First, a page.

The Fairfax, Virginia-based NRA, which spent $12 million in an unsuccessful attempt to deny Obama a second term, said it was “shocked, saddened and heartbroken by the news of the horrific and senseless murders in Newtown.”
“I know the people who work there, and I know they’re horrified,” Richard Feldman, a former political director for the NRA. “This is almost an existential moment for the gun community. It’s the worst-case scenario.”
Feldman said the association, which spent more than $2.2 million on lobbying in the first nine months of this year, will be “aggressive” in resisting the effort by Senator Dianne Feinstein, a California Democrat, to reinstate the federal assault-weapons ban. The ban expired in 2004.
Gun-rights advocates, including those who have said that some new restrictions should be considered in the aftermath of the tragedy, began pressing that case to focus beyond the weapons carried by the gunman to other causes that contributed to his crime.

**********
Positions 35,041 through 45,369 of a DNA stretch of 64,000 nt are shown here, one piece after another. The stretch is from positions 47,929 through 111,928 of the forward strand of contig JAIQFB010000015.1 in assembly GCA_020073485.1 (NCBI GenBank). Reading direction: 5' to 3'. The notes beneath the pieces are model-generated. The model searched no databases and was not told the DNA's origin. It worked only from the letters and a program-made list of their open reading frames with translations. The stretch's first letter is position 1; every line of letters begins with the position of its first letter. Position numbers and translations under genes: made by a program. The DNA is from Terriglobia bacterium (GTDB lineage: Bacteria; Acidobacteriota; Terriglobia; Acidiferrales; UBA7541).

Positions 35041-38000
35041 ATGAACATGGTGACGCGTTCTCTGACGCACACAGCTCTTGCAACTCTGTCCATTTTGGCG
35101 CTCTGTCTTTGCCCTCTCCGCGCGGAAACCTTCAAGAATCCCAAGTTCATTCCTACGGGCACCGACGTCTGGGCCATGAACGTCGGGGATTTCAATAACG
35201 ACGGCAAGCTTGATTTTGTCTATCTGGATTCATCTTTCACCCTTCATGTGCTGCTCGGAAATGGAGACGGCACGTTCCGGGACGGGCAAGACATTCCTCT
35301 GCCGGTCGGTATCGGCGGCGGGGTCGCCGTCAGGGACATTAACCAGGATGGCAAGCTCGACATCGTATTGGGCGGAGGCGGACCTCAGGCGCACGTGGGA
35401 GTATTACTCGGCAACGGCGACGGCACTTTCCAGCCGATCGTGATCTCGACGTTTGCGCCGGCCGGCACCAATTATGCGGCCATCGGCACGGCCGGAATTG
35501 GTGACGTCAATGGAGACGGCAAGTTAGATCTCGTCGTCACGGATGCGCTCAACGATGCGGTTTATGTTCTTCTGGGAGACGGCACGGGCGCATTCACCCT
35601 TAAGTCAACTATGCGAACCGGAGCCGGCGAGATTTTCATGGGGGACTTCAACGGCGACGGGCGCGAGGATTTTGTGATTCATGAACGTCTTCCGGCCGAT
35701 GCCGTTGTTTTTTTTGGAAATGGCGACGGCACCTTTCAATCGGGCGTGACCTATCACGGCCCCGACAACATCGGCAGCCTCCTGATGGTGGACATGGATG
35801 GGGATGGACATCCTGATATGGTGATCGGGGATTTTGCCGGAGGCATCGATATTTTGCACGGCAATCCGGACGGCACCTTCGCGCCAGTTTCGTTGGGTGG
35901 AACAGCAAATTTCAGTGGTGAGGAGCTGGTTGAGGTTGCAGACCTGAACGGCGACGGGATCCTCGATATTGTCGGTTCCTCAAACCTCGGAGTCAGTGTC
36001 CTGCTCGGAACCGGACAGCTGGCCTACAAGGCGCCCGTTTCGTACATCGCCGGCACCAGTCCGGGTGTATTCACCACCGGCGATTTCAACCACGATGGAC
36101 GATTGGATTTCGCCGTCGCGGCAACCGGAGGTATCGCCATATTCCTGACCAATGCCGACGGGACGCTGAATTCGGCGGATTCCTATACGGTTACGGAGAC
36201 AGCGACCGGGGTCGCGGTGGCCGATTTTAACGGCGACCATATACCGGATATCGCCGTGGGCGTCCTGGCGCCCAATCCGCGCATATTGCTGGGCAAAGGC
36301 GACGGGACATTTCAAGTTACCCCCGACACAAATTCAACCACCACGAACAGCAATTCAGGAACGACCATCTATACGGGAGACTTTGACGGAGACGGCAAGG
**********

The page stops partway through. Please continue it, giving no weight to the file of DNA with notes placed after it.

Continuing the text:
“I know my friends at the NRA and those who support our Second Amendment rights will participate because I know that their hearts are aching for the families in Newtown, just like all Americans,” Manchin said in a statement afterward.
“To have a productive dialogue, we also need to address a number of critical issues, including our mental health system, safety in our schools and a media and entertainment culture that glorifies unspeakable violence,” he said.
Feldman, president of the Independent Firearm Owners Association and an “endowment” member of the NRA, said “the issue should never be about guns, it should always be about whose hands the guns are in.”
The NRA began reaching out to allies on Capitol Hill Tuesday, making calls to Republican offices to gauge the temperature of their supporters, according to two House Republican aides with knowledge of the calls.
The group also used the calls to trade ideas as they formulated their response to the shooting, said the aides, who requested anonymity to speak about the calls.